With pitch-count limits, managers are challenged to have the right pitcher ready at the right time
By CHUCK WILLIAMS
SOUTH WILLIAMSPORT, Pa. — It is as much about math as it is about baseball.
If you want to advance in the Little League World Series, you better know how to count.
Just ask Columbus Northern Little League pitching coach Donnie Coulter what is easier, mastering the Little League pitch-count rules or calculus.
“Calculus,” Coulter said without hesitation.
Manager Randy Morris readily agreed with a nod of the head and a smile.
Morris could smile late Saturday afternoon because his team passed its first test with a 6-2 win over Hawaii.
This tournament — and the world championship that goes with it — is going to come down to pitching. And it is also going to come down to how the managers do the math that has to be done to have the right pitcher ready at the right time.
“They should have upped our pay when they put the pitch count in,” joked Morris, a volunteer, as are all Little League coaches.
The rules are complicated and critical.
If a pitcher throws 20 or fewer pitches in a game, he can come back the next day with no rest required.
Throw 21-35 pitches, and you have to take a day off from the mound. Throw 36-50 pitches, and it’s two days rest. Toss 51-65 pitches, and it’s three days rest.
Do what Northern starter and ace Jacob Pate did Saturday, go four innings and throw 86 pitches, and it’s four days off.
The rules were put in place in 2007, the year after Northern won the Little League World Series.
The rules are there for a reason — protect young arms.
That’s a good thing.
But like all rules, people try and figure ways to make them work in their favor. Some coaches will throw pitchers until they hit the magic number 20, then run another guy out there.
They play games within a game.
Morris didn’t do that Saturday. He played baseball like it was designed to be played. He put his best pitcher on the hill and took his chances.
Pate wasn’t at his best. He lacked control early and finished with four walks and two hit batters.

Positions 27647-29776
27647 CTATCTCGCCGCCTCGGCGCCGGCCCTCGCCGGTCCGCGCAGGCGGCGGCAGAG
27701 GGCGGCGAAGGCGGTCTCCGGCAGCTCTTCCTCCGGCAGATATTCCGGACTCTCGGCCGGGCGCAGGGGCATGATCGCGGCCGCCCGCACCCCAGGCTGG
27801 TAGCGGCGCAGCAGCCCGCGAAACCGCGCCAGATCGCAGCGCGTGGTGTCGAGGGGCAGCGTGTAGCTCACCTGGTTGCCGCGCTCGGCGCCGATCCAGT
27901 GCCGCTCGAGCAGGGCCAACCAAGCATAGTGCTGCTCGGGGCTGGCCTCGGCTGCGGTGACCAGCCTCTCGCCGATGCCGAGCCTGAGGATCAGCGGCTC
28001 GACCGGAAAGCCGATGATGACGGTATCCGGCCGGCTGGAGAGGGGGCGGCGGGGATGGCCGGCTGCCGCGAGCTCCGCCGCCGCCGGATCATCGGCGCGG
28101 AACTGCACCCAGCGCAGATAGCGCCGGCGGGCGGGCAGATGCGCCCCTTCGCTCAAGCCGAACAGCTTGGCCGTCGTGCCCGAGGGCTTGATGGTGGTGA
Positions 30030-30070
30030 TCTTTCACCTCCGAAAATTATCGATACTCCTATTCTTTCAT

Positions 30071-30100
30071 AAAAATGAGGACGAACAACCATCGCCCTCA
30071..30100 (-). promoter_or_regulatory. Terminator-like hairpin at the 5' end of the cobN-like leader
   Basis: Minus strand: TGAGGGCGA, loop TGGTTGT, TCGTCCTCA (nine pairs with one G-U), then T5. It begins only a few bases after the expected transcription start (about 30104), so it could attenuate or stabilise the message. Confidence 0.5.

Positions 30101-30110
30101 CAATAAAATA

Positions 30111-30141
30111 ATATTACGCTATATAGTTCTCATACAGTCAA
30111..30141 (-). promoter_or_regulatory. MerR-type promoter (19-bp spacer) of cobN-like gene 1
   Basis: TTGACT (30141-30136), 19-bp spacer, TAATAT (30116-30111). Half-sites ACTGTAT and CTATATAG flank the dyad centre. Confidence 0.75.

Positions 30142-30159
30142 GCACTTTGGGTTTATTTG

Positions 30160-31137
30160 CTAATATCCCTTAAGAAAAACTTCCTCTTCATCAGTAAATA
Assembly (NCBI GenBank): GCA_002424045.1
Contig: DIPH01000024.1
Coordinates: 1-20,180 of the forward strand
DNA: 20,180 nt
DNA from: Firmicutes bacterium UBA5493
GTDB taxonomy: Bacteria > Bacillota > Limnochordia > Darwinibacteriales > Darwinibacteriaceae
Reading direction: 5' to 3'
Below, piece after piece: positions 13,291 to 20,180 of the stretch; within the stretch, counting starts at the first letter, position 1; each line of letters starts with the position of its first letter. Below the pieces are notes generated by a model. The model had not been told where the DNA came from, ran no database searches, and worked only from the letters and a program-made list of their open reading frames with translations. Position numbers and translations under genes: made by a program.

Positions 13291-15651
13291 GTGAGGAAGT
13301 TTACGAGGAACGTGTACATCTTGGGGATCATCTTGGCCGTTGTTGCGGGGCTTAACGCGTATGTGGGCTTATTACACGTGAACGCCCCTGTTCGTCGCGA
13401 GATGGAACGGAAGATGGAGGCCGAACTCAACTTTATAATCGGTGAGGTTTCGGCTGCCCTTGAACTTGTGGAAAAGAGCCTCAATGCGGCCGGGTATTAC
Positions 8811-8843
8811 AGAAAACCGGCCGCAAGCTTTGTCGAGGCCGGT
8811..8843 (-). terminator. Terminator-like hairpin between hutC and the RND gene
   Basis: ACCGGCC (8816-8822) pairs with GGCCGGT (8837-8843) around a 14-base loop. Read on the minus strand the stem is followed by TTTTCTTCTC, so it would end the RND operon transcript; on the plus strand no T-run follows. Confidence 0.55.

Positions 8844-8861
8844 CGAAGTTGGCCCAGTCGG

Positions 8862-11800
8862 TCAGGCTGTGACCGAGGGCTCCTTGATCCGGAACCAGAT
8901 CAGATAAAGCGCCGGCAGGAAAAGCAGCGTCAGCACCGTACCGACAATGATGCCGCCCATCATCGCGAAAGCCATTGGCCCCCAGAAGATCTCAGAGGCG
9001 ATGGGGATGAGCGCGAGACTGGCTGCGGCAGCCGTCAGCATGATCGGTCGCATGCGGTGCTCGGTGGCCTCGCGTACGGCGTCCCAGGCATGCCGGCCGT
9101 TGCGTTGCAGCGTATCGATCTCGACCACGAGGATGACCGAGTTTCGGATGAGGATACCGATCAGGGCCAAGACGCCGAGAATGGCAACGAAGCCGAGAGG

“Jacob struggled all game,” Morris said. “But he battled his way through it.”
A lot of the battle was in the first inning, when Pate threw an abnormally high 40 pitches and allowed two runs.
If you had told Pate before the game, when he admitted he was a little nervous, he would use up almost half of his pitch limit in the first inning, he would not have believed you.
“I wouldn’t think something like that could happen,” Pate said.
And Northern survived it.
Part of the reason is Morris didn’t panic. He didn’t yank Pate after 20 pitches to save him for another day.
Morris tried to win the game he was playing.
Earlier in the day, New Jersey manager Paul Deceglie made a quick hook in the first inning after Great Lakes scored two runs. He took out his starter and brought in another pitcher. It opened the floodgates to an eight-run inning.
He appeared to be playing pitch-count lottery and lost.
Now, the Toms River, N.J., team finds itself in the losers bracket and a tough spot.
Northern is in the winners bracket, in part because Morris didn’t play pitch-count lottery.
They are also there because of Troy Gilliland. He came on in relief of Pate and was crafty and effective.
And, because it won, Northern has a day off. Since Gilliland didn’t throw more than 35 pitches, he will be available for the maximum Monday night, when the Georgia state champs play Hamilton, Ohio, out of the Great Lakes region.
Kobie Buglioli, Blake Hicks and Brandon Pugh are also available to pitch.
Win Monday, and Northern gets another off day.
And another day to factor into pitch-count math.
If you want to win this thing, you better be a little lucky — and pretty good at math.
Chuck Williams, email@example.com